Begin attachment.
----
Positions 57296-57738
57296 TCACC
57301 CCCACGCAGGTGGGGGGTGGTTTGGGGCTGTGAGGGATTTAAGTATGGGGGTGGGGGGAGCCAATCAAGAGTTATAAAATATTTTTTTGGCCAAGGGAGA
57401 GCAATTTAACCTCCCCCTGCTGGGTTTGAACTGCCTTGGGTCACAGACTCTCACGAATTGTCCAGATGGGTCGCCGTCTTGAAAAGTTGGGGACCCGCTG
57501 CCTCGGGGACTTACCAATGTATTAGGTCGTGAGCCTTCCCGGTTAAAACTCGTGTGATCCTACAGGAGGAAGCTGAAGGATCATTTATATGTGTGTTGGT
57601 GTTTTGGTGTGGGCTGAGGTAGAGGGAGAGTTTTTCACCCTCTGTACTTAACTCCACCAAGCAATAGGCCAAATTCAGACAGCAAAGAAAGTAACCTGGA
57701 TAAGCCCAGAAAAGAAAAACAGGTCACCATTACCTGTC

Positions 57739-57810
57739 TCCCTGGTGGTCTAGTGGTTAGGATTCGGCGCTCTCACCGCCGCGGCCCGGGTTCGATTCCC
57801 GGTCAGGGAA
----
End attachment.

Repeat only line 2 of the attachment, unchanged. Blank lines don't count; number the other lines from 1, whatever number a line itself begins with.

57296 TCACC